Reseller News

Digital dominates as businesses ‘harness the turbulence’ of the market

How local businesses are leveraging their investment in digital resilience to transform into digital first organisations.
  • Leon Spencer (New Zealand Reseller News)
  • 27 January, 2022 09:09

A digital first approach is set to further dominate the business landscape in the region, with organisations that can “harness the turbulence” of the current pandemic-ridden market set to gain a long-term advantage.

This is according to analyst firm IDC, which reckons that, by 2024, digital-first enterprises across Australia and New Zealand will enable empathetic customer experiences and resilient operating models by shifting 75 per cent of all tech and services spending to as-a-service and outcomes-centric models.

Along with digital first drivers targeting customer experience and operating models, IDC expects new cloud fundamentals to be increasingly driven by business outcomes in the coming years, according to data drawn from its IDC FutureScape: Worldwide IT Industry 2022 Predictions – Australia and New Zealand (ANZ) Implications report.

The report focuses on how A/NZ organisations will deploy and consume technology over the next five years, contributing to the growth of the digital economy.

The overarching theme of the research, according to IDC, is how businesses are leveraging their investment in digital resilience to transform into digital first organisations.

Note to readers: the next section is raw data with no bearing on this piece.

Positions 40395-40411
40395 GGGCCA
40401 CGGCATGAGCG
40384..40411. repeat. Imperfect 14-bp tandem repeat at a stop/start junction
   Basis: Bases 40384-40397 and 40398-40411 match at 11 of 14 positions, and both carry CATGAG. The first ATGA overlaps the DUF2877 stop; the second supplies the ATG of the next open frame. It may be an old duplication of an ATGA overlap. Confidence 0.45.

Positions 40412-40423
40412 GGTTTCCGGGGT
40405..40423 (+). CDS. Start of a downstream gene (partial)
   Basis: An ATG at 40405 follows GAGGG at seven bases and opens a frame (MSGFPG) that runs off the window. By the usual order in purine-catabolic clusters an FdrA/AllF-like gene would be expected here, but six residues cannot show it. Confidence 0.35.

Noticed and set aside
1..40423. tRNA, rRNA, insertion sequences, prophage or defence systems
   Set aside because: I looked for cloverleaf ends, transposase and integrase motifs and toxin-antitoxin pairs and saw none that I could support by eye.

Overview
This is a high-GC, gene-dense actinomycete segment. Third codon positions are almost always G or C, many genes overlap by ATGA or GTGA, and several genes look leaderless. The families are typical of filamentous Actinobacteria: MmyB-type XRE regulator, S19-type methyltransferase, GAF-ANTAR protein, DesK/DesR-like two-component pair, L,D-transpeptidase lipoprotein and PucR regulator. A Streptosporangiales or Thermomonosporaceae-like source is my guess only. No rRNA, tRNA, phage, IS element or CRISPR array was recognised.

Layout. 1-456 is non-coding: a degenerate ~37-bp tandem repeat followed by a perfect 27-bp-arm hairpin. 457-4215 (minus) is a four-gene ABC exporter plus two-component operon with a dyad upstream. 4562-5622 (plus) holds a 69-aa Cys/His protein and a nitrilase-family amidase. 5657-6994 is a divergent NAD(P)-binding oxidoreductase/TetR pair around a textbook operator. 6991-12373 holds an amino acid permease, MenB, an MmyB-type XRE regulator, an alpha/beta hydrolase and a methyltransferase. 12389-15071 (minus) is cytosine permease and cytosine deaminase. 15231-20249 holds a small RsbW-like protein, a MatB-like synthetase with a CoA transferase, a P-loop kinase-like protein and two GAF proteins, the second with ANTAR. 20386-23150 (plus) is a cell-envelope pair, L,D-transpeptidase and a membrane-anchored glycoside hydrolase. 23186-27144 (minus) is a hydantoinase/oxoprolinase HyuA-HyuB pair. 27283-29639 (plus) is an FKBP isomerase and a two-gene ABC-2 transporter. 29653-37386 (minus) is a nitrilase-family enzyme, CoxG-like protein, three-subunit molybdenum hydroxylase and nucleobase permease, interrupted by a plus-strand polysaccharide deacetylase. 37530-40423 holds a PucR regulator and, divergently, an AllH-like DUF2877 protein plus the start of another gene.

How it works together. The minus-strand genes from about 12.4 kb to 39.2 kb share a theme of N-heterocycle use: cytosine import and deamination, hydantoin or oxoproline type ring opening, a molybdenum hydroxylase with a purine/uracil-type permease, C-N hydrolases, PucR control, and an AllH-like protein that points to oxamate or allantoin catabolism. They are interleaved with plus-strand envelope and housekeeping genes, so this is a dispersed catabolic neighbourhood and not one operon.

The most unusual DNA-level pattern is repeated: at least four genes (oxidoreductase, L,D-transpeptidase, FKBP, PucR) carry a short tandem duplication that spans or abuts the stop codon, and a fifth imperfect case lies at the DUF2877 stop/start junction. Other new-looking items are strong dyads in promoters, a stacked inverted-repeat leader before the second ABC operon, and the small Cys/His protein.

IDC’s analysis comes off the back of a market heavily disrupted by COVID-19, with 87 per cent of A/NZ organisations surveyed by IDC suggesting that the pandemic has been the catalyst for shifting to a digital-first strategy.

And such a shift in perspective may be essential for the success of local organisations in the near- to medium-term.

"Organisations that can harness the turbulence will gain the advantage,” said Louise Francis, country manager of IDC New Zealand. “They will leap ahead of the competition to capture those rare opportunities associated with systemic industry change.

“Digital first is an aspiration and a representation of the culture of the organisation. It is not about technology or business models deployed. It is an approach to apply to every business activity or investment decision to meet the head- and crosswinds in 2022 and beyond,” she added.

Louise Francis (IDC)Credit: IDC
Louise Francis (IDC)

This is likely to be good news for channel partners, many of which have already seen work surge in certain areas, particularly cloud migrations and unified communications.

But the areas of growth and the best ways to tap into them are likely to be nuanced, as businesses are faced with crosswinds of changing societal norms, sustainability imperatives, systemic industry change and new digital-first ready players in the market, according to IDC.

For example, it is thought that this year will see up to 40 per cent of publicly listed A/NZ organisations reset cloud selection processes to focus on business outcomes rather than IT requirements, valuing access to providers' portfolios from device to edge and from data to ecosystem.

At the same time, IDC expects governance readiness to become a critical capability. Specifically, by 2023, according to IDC, 75 per cent of A/NZ enterprises are expected to use artificial intelligence (AI)-assisted, cloud-linked governance services to manage, optimise and secure dispersed resources and data.